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The Daily Wildcat

The Daily Wildcat


This weekend: Tucson Meet Yourself


Top Left: A vendor at Tucson Meet Yourself shows her baskets. (Courtesy Maribel Alvarez)

Bottom Left: Marcelino Clemente Flore III works on an unnamed oil painting at the Tucson Meet Yourself Festival in 2013. (Ryan Revock/The Daily Wildcat)

Right: A vendor at Tucson Meet Yourself prepares Bosnian cuisine at his booth at the 2014 event. (Courtesy Maribel Alvarez)

This October marks 44 years of culture and tradition at Tucson Meet Yourself. This annual folklife festival has taken place in Downtown Tucson since 1974 when it was founded by Dr. James Griffith, a University of Arizona anthropologist.

Over 100,000 people attend this three-day festival each year to experience the traditional arts of Southern Arizona’s and Northern Mexico’s diverse communities.

According to the TMY website, the focus of this year’s festival is to present local communities that carry on living traditions.

The goal of TMY is to “research, document, interpret and present the living traditional arts and expressions of everyday life of the folk and ethnic communities of the multi-national Arizona-Sonora region,” according to the TMY website.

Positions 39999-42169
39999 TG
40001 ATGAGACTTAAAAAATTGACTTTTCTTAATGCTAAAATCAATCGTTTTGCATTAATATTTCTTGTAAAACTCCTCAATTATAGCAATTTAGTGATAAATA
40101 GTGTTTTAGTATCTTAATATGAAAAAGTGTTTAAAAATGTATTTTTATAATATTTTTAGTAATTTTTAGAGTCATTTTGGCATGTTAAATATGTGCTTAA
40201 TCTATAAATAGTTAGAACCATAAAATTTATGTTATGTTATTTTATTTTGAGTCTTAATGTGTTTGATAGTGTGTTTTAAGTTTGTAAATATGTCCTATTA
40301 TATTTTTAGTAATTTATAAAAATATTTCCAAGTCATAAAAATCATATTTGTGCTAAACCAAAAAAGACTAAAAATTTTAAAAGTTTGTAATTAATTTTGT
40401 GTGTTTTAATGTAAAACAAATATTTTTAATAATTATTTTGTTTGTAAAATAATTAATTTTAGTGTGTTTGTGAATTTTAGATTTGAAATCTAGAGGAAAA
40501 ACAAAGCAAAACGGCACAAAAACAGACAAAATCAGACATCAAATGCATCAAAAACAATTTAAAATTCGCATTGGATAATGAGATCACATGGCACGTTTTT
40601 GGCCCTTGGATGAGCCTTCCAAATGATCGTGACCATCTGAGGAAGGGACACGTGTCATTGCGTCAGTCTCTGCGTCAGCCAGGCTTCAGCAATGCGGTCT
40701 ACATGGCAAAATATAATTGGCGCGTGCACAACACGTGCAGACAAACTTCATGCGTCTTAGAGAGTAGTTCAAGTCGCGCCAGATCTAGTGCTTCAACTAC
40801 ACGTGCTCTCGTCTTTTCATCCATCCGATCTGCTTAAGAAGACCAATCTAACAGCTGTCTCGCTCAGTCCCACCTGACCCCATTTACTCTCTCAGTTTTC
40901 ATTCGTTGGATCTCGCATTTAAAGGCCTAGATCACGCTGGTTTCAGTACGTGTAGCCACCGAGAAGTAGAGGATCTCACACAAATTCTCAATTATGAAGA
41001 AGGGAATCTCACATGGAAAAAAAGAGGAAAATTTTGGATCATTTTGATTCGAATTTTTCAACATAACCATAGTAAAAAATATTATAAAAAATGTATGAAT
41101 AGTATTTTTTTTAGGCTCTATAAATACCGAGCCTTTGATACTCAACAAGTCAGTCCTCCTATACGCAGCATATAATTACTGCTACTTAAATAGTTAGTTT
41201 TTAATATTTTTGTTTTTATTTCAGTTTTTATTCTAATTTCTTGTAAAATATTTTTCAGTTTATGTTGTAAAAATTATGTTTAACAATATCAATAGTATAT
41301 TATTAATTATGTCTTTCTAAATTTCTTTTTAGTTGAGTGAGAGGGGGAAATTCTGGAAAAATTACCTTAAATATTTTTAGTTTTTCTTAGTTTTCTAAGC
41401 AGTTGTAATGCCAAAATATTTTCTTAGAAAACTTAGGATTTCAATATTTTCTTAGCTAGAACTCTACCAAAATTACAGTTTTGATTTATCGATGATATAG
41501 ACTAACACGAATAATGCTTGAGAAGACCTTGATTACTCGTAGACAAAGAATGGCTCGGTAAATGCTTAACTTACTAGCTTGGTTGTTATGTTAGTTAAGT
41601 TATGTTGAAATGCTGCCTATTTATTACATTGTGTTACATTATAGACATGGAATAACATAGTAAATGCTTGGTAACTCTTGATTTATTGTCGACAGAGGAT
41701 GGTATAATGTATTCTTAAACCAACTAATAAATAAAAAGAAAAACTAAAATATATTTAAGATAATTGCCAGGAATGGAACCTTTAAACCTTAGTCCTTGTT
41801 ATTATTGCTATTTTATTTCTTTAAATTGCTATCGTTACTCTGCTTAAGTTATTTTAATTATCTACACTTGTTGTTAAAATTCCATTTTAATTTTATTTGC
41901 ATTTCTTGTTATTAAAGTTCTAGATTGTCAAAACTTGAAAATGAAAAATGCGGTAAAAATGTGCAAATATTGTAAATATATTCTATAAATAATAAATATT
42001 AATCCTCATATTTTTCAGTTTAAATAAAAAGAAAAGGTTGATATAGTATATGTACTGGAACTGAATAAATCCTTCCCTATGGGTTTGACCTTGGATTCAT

It costs around $360,000 dollars to produce this annual festival, which is free for everyone to attend. Attendees are, however, asked to donate. There are several areas throughout the festival that accept donations.

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UA’s Compost Cats will also return to this year’s festival to help convert waste. TMY makes an effort to recycle and collect compost, in order to be as sustainable as possible. According to the TMY website, over 20,000 pounds of waste are generated by festival attendees and vendors each year. The Compost Cats collect the compost throughout the event, averaging about 5,280 pounds of food waste diverted from the landfill to be turned to compost each year.

Here are some of the attractions featured at the festival:

Food Vendors

Fifty-eight Tucson-based food vendors have been selected to participate in this year’s festival. 

Food vendors cover all corners of the globe, ranging from Eurasian cuisine to Caribbean meals to world street snacks.

Folk Arts

Several folk artists will be set up along Church Street Saturday and Sunday from 11 a.m. to 6 p.m.

Church Street Pavilion will also feature the art of Pascua Yaqui Nation artists. The Church Street area will feature a variety of art from various cultures worldwide.

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A total of 100 music, dance and storytelling acts are scheduled to perform at this year’s festival across three stages. This is the first year the festival will host a guest artist component of artists who “are masters of their art forms who represent exemplary commitments to heritage music, popular social dance and music, and traditional arts and folklore,” according to the TMY website.

Follow Katelyn Caldwell on Twitter

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